At the time the project was developed, the regulatory obligation imposed two hectares of fallow per installed wind turbine. We wanted to go a little further and build an environment favorable to all biodiversity: birds, bats and insects for example, while providing benefits for the territory. Trees were planted in an agricultural plot providing many benefits such as shelter for birds, biodiversity (insects, flora) but also fertilizing the soil and bringing an additional resource for the farmer.
The second topic I want to present is the Batdetterent project, which has been tested since 2019.
It is an ultrasonic scaring system designed to keep bats away from wind farms. This system has proved effective in the United States on American bats but stil had to be tested in Europe. We are supported on the subject by Laborelec, the MNHN and the CNRS in order to propose a solid protocol.
The goal is to see if the system is as efficient on French bats and if we can implement it in our parks in France. We could then offer this new tool to state services as a replacement or complement to current methods. The objective is to identify the best solutions to reconcile the production of renewable energies and the protection of biodiversity.

Q- How do you include innovation into your missions?

We use Innovation on a daily basis in our missions. To do this, we often collaborate with different poles or other experts within ENGIE Green.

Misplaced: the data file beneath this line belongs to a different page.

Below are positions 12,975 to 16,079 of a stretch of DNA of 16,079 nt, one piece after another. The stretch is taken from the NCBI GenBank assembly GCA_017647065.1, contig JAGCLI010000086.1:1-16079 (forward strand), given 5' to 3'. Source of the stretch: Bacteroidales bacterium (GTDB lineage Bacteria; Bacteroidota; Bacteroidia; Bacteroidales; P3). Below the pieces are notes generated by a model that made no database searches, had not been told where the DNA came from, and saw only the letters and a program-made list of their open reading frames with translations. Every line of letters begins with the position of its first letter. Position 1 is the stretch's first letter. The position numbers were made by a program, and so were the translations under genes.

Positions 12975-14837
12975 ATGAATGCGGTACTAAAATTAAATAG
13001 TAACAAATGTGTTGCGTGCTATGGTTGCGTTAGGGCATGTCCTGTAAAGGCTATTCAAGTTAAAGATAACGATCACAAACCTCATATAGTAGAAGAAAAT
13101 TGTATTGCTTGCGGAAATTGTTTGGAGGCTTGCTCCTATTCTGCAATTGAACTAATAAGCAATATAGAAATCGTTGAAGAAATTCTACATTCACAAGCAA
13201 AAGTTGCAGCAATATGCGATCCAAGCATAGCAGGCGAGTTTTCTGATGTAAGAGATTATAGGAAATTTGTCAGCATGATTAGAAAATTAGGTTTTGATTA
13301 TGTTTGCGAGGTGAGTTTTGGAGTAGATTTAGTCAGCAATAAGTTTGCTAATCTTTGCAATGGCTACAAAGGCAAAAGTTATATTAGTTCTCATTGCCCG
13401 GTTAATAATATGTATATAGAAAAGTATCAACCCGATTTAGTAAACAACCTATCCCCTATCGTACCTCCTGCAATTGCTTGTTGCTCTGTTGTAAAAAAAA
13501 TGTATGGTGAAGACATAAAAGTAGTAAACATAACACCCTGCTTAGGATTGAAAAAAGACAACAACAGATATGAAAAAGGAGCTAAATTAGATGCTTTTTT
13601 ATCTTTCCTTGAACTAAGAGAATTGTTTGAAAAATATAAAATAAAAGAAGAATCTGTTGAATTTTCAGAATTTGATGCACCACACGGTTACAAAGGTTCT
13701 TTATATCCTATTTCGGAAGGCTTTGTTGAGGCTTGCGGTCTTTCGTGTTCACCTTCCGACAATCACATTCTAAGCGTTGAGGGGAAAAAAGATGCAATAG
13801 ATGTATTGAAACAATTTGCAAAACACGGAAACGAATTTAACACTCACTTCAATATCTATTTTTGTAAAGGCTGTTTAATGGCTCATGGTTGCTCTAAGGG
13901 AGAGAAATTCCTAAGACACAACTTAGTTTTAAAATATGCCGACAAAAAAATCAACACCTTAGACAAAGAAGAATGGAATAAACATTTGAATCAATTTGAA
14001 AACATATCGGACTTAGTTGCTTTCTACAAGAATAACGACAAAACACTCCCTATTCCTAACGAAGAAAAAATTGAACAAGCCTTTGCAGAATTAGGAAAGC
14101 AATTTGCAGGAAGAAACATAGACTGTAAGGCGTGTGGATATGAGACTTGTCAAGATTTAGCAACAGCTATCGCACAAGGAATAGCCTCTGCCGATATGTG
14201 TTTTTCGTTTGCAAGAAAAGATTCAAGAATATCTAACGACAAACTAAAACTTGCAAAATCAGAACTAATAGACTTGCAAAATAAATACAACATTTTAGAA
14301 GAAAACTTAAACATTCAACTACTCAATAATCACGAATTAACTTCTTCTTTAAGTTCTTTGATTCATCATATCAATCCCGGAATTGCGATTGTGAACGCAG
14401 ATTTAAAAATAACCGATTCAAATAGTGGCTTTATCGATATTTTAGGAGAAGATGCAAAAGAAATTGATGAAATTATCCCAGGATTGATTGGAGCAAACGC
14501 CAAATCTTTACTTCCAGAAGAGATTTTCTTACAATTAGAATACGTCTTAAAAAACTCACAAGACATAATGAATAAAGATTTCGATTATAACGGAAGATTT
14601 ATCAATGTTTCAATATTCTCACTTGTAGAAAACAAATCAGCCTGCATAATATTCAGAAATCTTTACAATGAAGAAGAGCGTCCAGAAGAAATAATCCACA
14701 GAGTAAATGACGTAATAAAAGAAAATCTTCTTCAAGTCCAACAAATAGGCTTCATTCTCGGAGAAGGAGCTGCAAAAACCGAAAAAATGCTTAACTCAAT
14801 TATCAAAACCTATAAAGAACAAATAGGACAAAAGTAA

In order to reconcile wind power development and the preservation of biodiversity, clamping, the nightly shutdowns of wind turbines are planned in most of the parks. A very restrictive and unprofitable setting is often imposed on us. A question then arises: "how can we optimize bat protection while limiting production losses?" A tool was produced in order to simulate restrictions and identify the best parameters. The objective here is to meet these two requirements: produce energy and protect bats. This software allows us to analyze production losses more precisely and thus to offer state services the best compromise
We obtain a lot of data from fauna-flora studies. But how can these data be best exploited in order to anticipate the challenges of future projects located nearby? This question has been worked on with the geomatics pole which deals with cartography and GIS. The objective is to integrate all this data into internal software at ENGIE Green and, subsequently, to use their full potential.